Actoplus Met XR
Name: Actoplus Met XR
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What should I discuss with my healthcare provider before taking Actoplus Met XR (metformin and pioglitazone)?
You should not use this medicine if you are allergic to metformin or pioglitazone, or if you have:
severe or uncontrolled heart failure;
active bladder cancer;
metabolic acidosis; or
diabetic ketoacidosis (call your doctor for treatment with insulin).
If you need to have any type of x-ray or CT scan using a dye that is injected into your veins, you will need to temporarily stop taking metformin and pioglitazone. Be sure your caregivers know ahead of time that you are using this medication.
Some people taking metformin develop a serious condition called lactic acidosis. This may be more likely if you have liver or kidney disease, congestive heart failure, a severe infection, if you are dehydrated, or if you drink large amounts of alcohol. Talk with your doctor about your risk.
To make sure metformin and pioglitazone is safe for you, tell your doctor if you have:
congestive heart failure or heart disease;
a history of bladder cancer;
a history of heart attack or stroke;
liver disease; or
if you are 80 years or older.
This medication may increase your risk of developing bladder cancer. Talk with your doctor about your specific risk.
Taking metformin and pioglitazone may increase your risk of serious heart problems. However, not treating your diabetes can damage your heart and other organs. Talk to your doctor about the risks and benefits of treating your diabetes with this medicine.
Follow your doctor's instructions about using this medicine if you are pregnant. Blood sugar control is very important during pregnancy, and your dose needs may be different during each trimester of pregnancy.
Some women using metformin and pioglitazone have started having menstrual periods, even after not having a period for a long time due to a medical condition. You may be able to get pregnant if your periods restart. Talk with your doctor about the need for birth control.
Women may be more likely than men to have bone fractures in the upper arm, hand, or foot while taking medicine that contains pioglitazone. Talk with your doctor if you are concerned about this possibility.
It is not known whether metformin and pioglitazone passes into breast milk or if it could harm a nursing baby. You should not breast-feed while using this medicine.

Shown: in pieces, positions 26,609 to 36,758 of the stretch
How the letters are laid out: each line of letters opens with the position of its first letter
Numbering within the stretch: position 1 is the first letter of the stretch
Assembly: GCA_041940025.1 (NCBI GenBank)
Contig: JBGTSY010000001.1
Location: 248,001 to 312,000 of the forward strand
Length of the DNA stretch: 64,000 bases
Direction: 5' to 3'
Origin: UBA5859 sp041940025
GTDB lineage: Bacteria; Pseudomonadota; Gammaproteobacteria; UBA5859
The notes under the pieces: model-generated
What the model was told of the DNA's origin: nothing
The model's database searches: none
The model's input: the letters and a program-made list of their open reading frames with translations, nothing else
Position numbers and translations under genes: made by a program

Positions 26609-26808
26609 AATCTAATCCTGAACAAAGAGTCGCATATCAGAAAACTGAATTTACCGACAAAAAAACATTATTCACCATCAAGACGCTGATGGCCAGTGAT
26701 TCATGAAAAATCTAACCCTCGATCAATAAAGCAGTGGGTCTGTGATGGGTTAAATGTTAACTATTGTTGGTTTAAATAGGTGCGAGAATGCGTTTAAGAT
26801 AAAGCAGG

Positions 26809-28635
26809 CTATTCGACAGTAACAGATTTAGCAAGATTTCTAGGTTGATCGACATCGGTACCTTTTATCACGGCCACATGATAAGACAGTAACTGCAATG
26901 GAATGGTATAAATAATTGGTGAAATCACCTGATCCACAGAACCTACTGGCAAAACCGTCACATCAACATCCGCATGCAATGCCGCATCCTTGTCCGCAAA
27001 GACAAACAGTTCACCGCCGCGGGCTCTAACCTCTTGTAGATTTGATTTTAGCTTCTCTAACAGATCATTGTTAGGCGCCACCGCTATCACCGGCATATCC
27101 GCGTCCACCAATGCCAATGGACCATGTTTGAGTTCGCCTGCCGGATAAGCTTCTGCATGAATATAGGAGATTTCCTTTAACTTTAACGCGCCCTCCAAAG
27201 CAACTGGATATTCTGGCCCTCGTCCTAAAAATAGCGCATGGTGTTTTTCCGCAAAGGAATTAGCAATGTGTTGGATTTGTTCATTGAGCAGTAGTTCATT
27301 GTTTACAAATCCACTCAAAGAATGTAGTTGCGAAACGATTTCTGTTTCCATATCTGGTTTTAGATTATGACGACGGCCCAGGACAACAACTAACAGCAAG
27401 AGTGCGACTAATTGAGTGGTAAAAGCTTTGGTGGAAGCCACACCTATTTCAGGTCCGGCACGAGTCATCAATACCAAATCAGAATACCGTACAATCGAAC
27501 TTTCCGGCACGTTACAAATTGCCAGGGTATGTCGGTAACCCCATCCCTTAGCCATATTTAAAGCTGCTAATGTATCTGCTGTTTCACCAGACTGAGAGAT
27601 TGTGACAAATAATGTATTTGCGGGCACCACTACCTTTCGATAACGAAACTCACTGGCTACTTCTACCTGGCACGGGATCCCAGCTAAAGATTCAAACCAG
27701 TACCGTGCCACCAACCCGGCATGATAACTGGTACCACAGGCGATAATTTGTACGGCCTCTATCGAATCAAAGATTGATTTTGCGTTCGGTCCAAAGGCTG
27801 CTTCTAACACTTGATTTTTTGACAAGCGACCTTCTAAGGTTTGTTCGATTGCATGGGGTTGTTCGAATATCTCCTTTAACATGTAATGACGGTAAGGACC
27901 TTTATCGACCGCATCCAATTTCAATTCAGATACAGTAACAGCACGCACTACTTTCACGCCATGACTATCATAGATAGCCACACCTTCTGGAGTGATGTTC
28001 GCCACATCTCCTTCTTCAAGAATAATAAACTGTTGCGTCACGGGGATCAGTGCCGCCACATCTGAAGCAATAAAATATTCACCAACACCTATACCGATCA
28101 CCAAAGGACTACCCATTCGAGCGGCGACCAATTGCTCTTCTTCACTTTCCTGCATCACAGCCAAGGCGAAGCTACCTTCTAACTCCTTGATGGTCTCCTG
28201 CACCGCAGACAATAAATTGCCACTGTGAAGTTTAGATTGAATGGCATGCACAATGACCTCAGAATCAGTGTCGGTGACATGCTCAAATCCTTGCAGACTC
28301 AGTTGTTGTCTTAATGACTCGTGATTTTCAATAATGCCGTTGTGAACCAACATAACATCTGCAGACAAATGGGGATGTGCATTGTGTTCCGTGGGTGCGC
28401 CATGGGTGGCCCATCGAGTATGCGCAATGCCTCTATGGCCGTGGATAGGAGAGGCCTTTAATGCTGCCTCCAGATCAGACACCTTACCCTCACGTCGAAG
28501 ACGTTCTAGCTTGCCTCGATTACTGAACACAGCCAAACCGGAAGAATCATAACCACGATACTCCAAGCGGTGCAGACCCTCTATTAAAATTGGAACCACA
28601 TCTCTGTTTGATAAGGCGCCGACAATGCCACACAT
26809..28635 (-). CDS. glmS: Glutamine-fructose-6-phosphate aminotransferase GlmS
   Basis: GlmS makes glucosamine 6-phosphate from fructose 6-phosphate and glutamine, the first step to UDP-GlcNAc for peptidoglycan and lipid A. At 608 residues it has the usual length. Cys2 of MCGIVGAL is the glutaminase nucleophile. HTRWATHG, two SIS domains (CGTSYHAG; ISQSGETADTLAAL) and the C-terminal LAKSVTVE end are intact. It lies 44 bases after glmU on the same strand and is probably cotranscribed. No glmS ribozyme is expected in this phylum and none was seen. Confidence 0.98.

Metformin and pioglitazone should not be given to a child.
What should I avoid while taking Actoplus Met XR (metformin and pioglitazone)?
Avoid drinking alcohol. It can lower your blood sugar and may increase your risk of lactic acidosis.
How do I store and/or throw out Actoplus Met XR?
- Store in the original container at room temperature.
- Protect from light.
- Store in a dry place. Do not store in a bathroom.
- Keep lid tightly closed.
- Keep all drugs in a safe place. Keep all drugs out of the reach of children and pets.
- Check with your pharmacist about how to throw out unused drugs.
Consumer Information Use and Disclaimer
- If your symptoms or health problems do not get better or if they become worse, call your doctor.
- Do not share your drugs with others and do not take anyone else's drugs.
- Keep a list of all your drugs (prescription, natural products, vitamins, OTC) with you. Give this list to your doctor.
- Talk with the doctor before starting any new drug, including prescription or OTC, natural products, or vitamins.
- This medicine comes with an extra patient fact sheet called a Medication Guide. Read it with care. Read it again each time this medicine is refilled. If you have any questions about Actoplus Met XR, please talk with the doctor, pharmacist, or other health care provider.
- If you think there has been an overdose, call your poison control center or get medical care right away. Be ready to tell or show what was taken, how much, and when it happened.
This information should not be used to decide whether or not to take this medicine or any other medicine. Only the healthcare provider has the knowledge and training to decide which medicines are right for a specific patient. This information does not endorse any medicine as safe, effective, or approved for treating any patient or health condition. This is only a brief summary of general information about Actoplus Met XR. It does NOT include all information about the possible uses, directions, warnings, precautions, interactions, adverse effects, or risks that may apply to this medicine. This information is not specific medical advice and does not replace information you receive from the healthcare provider. You must talk with the healthcare provider for complete information about the risks and benefits of using Actoplus Met XR.
Review Date: October 4, 2017
Indications and Usage for Actoplus Met XR
Actoplus Met XR is indicated as an adjunct to diet and exercise to improve glycemic control in adults with type 2 diabetes mellitus when treatment with both pioglitazone and metformin is appropriate [see Clinical Studies (14)].
Important Limitations of Use
Pioglitazone exerts its antihyperglycemic effect only in the presence of endogenous insulin. Actoplus Met XR should not be used to treat type 1 diabetes or diabetic ketoacidosis, as it would not be effective in these settings.
Use caution in patients with liver disease [see Warnings and Precautions (5.5)].
Warnings and Precautions